NFC East: 2013 Week 4 Upon Further Review
ESPN.com New York Giants reporter Dan Graziano makes his game-by-game picks for the 2014 season.
Week 1: at Detroit Lions
The Giants are coming off a mess of a preseason, undermanned and overwhelmed, with the offensive line still a mess and the new offense not clicking at all. No one will pick them to win this game. Except me. Prediction: Win
Week 2: Arizona Cardinals
This one's a comedown off the Week 1 surprise, as Arizona's banged-up defense still manages to flummox Eli Manning and collect a few interceptions. It's a bummer of a home opener as reality begins to set in. Prediction: Loss
Week 3: Houston Texans
Houston's defense is as liable as Arizona's to make life miserable for Manning and the offensive line. But Houston has bigger questions on offense than even the Giants, and this is a win for the New York defense against Ryan Fitzpatrick. Prediction: Win
Week 4: at Washington Redskins
Week 5: Atlanta Falcons
The pattern continues, and the Giants overcome two Osi Umenyiora sacks to outscore the Falcons with a furious Manning comeback in the final minutes. The Giants poke their heads over the .500 mark as they make the turn into the most brutal stretch of their schedule. Prediction: Win
Week 6: at Philadelphia Eagles
The Giants don't have Matt Barkley to kick around this time when they visit the City of Brotherly Love. Chip Kelly and the Eagles show them what a truly innovative offense looks like. Prediction: Loss
Week 7: at Dallas Cowboys
The season-long debate about what gives when an anemic Giants offense meets a pathetic Cowboys defense tilts in Dallas' favor in the first meeting. Tony Romo & Co. have more than enough weapons to outscore Manning and his bunch, and the Giants hit the bye with a 3-4 record. Prediction: Loss
Week 9: Indianapolis Colts
After a long break before the Monday night home game, the Giants get taken apart by Andrew Luck, Hakeem Nicks & Co. at MetLife Stadium for a third straight loss. The offense is starting to run more smoothly, but it still doesn't have enough playmakers to outscore one of the league's better offenses. Prediction: Loss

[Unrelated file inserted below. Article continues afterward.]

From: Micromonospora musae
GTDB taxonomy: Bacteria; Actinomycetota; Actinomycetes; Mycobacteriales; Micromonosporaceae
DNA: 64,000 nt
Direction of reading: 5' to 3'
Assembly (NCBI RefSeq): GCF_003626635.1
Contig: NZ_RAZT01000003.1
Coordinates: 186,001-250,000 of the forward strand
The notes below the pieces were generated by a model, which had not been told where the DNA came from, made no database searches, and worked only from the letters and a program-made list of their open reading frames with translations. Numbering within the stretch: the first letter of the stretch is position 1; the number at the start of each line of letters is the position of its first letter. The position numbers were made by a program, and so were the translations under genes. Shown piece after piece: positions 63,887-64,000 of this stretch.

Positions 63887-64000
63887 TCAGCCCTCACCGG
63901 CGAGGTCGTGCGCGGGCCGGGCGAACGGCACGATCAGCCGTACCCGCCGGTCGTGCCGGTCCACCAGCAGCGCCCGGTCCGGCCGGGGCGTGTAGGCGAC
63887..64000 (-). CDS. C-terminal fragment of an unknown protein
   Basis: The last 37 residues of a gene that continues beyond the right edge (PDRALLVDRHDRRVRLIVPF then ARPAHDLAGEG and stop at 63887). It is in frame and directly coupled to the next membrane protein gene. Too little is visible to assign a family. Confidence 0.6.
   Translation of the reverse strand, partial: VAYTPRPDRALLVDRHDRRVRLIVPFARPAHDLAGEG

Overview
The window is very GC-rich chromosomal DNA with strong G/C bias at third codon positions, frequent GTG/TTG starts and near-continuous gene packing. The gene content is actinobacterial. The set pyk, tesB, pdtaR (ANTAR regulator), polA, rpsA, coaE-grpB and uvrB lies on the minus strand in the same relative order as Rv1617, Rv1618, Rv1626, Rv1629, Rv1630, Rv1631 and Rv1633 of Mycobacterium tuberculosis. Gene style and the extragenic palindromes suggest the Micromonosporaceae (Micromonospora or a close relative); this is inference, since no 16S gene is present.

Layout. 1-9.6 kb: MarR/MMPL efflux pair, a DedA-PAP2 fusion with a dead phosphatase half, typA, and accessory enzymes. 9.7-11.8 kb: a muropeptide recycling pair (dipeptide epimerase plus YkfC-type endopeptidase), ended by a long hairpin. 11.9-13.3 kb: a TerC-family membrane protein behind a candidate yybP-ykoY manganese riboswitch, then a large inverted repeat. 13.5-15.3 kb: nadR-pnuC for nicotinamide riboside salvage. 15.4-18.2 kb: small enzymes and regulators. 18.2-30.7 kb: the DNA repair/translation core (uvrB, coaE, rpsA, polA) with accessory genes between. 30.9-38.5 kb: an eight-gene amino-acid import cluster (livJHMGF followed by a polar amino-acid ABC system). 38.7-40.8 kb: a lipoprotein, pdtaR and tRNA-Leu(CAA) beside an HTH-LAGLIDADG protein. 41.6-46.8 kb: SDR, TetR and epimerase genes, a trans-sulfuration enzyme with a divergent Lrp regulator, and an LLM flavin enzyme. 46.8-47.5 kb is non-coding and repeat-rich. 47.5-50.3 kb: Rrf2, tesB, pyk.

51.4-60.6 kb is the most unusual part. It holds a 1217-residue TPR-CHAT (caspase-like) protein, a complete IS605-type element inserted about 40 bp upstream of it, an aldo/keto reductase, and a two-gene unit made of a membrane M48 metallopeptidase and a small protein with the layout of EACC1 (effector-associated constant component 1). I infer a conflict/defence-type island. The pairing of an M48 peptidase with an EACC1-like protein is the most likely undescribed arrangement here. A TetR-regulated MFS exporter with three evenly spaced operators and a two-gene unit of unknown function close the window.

Week 10: at Seattle Seahawks
You're kidding, right? Prediction: Loss
Week 11: San Francisco 49ers
The Giants have obviously handled the Niners in recent years and in some high-profile situations. But by this point in the season, San Francisco's defense is back to full strength, and the 49ers can't afford to lose ground to the Seahawks by failing to beat the team Seattle just beat the week before. Prediction: Loss
Week 12: Dallas Cowboys
A sixth straight loss is by no means out of the question here, as Romo and his crew still have the potential to outscore anyone in a given week. But from this far out, I'll forecast that something goes wrong for Romo late in this game, and the Giants get a gift. Prediction: Win
Week 13: at Jacksonville Jaguars
This is where the schedule starts to soften up, when the Giants start playing teams that insist on not starting their best quarterback. It's unfortunate they're 4-7 at this point and just about out of the playoff hunt, but they will get it going against the bottom-feeders. Prediction: Win
Week 14: at Tennessee Titans
I think the Titans are going to be dreadful this year, and by December they won't be very difficult for anyone to beat, even at home. A third straight victory keeps the Giants' hopes alive. Prediction: Win
Week 15: Washington Redskins
Have to be honest: The NFC East is so unpredictable that, when doing these predictions, I just decided to give the Giants a 3-3 division record with victories in all three home games and losses in all three road games. It's as fair a way as any to do it, I believe. Prediction: Win
Week 16: at St. Louis Rams
After moving back to .500 with four straight wins, the season falls apart at the hands of the St. Louis pass rush. An offensive line that has once again been the Giants' biggest problem all year can't protect Manning in a must-win game. Prediction: Loss
Week 17: Philadelphia Eagles
Tom Coughlin's teams can always find a way to play for pride. The Giants' playoff hopes are extinguished, but they still manage to end the season on a high note and with a .500 record. Prediction: Win